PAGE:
With our rich tradition of public lands, it’s easy to assume that the government is responsible for all the open space, trails, parks, and other outdoor amenities we enjoy in and around our community. But these things often take the hard work, generosity, and dedication of private citizens. That certainly has been the case in western Montana.
As early as 1971 our founders were increasingly nervous about the pace of residential and commercial development in and around the community. They wondered what might happen to the open lands, rivers, and streams that made living here so special. In 1972, they formed the Five Valleys River Park Association with a $100 grant and got to work creating the riverfront park system that is now so important to life in Missoula.
After acquiring and creating parklands along the Clark Fork and Bitterroot Rivers, they promoted the passage of Montana’s first public open space bond in 1980. Before the end of that decade the River Park Association became Five Valleys Land Trust.
We’ve expanded much since then with an amazing network of board, staff, volunteers, supporters, and partners who have contributed to an impressive list of projects and accomplishments. We’ve conserved over 95,000 acres across western Montana, and we’re just getting started.Meet the teamGet involved
Our mission is to protect for future generations western Montana’s natural legacy – our river corridors, wildlife habitat, agricultural lands, and community open spaces.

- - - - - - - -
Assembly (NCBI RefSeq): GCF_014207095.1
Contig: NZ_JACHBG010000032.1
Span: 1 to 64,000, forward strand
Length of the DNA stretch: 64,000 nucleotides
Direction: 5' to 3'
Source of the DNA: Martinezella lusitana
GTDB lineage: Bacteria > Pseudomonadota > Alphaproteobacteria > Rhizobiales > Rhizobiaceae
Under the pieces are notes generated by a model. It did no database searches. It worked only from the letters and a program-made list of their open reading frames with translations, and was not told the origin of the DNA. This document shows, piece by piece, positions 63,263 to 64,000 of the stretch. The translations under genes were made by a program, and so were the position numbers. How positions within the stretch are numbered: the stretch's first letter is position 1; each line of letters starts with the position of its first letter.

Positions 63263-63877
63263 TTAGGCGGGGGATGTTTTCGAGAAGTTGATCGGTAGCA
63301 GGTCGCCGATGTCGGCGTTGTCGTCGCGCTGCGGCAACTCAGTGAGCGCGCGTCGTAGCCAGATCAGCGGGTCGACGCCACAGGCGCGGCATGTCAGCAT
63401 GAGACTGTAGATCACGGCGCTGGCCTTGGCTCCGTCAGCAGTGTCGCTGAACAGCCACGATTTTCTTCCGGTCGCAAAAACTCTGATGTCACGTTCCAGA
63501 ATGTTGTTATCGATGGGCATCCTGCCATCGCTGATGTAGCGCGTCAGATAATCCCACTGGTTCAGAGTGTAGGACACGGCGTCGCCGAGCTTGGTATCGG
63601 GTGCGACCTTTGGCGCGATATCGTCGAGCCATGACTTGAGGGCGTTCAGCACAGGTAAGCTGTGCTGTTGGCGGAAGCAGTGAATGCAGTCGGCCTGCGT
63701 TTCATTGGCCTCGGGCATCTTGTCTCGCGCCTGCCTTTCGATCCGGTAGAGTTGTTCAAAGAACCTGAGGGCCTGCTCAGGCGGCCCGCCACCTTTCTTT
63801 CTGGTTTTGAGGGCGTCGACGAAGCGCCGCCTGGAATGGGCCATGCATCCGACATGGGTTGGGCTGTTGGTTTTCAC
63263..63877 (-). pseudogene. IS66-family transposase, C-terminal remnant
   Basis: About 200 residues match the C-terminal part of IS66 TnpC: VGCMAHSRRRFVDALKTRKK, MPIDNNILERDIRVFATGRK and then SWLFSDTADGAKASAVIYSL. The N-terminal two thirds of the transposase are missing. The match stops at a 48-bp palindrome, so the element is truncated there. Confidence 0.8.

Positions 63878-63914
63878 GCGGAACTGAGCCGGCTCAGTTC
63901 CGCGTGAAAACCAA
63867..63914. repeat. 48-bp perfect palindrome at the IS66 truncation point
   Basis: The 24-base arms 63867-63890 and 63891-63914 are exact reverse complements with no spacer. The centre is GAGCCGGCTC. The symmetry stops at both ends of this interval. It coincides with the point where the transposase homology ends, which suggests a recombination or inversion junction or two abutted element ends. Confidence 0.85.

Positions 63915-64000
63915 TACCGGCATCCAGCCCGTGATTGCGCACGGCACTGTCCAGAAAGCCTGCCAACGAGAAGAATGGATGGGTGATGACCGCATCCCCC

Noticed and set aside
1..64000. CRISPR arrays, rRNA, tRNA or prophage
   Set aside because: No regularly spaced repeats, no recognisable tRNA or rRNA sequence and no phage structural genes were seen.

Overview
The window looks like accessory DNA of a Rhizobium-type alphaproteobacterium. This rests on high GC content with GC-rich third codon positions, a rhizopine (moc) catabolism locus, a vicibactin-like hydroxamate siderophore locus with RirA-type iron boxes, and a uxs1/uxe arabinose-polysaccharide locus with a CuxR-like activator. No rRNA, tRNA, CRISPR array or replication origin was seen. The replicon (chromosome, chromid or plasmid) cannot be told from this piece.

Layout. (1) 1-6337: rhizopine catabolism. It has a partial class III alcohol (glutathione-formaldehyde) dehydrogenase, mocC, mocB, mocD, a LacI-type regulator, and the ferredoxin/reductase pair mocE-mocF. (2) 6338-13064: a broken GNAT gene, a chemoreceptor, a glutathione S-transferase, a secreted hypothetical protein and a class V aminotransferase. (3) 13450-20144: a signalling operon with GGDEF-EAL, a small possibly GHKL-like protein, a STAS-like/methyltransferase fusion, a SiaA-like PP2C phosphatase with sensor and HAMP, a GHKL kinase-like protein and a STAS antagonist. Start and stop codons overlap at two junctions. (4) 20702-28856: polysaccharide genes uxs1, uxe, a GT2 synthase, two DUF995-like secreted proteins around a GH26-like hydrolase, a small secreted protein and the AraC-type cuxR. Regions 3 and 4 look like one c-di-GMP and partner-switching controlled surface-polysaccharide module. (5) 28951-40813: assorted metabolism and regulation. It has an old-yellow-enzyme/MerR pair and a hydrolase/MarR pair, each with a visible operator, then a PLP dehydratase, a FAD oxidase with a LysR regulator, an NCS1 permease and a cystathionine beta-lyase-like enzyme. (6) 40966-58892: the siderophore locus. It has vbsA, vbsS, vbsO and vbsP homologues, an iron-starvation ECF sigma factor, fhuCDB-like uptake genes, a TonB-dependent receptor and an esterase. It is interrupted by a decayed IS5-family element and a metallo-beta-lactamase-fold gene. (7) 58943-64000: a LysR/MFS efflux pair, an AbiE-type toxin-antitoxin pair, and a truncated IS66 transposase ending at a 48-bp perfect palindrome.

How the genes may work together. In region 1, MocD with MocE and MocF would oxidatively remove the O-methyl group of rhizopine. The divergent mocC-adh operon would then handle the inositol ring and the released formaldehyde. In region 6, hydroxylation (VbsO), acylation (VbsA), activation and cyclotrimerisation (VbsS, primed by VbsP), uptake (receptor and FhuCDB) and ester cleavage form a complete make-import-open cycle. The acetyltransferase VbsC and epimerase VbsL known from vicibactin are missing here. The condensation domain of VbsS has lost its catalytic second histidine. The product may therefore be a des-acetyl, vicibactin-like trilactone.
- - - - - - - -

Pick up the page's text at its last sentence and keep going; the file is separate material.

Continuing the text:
The Five Valleys we serve are the Bitterroot, the Blackfoot, the upper Clark Fork, the lower Clark Fork, and the Mission-Jocko.
We believe that the character of these valleys, and the thriving communities in them, is rooted in the clean rivers, open lands, and abundant wildlife that surround them. We work with communities, private landowners, governments, and other partners to protect these natural treasures for the benefit of this and future generations.
They belong to you, they belong to us all. We work hard not just to establish public lands, but to elevate our quality of life here by keeping all members of our community connected to the land, to nature, and to each other.
We played a key role in the City of Missoula’s acquisition of its two most significant natural landmarks—Mount Jumbo and Mount Sentinel—as well as its riverfront park system, and we continue to do this kind of work. Other public lands successes include eight miles of Clark Fork River frontage through the renowned Alberton Gorge; Phase I of the Blackfoot/Clearwater Land Exchange (856 acres); the Rattlesnake Greenway; Rock Creek, an important blue ribbon fishery; and important segments of the Clark Fork Riverfront Corridor such as Kelly Island and Jacob’s Island.
Sometimes, land that isn’t public is still in the public interest—a centuries-old family farm, a working ranch that includes important wetlands, or a swath of undeveloped forest that provides vital migratory routes to area wildlife. We work with landowners who would like to preserve the value they derive from the land while also honoring its value to the community. We do this through arrangements called conservation easements. The role of Five Valleys Land Trust is to ensure that the shared values of the landowner and the public are meaningful and honored over time.Learn More About Easements
We’re not a government agency but a private, nonprofit corporation that depends on the support of generous donors, landowners, and volunteers to do our work.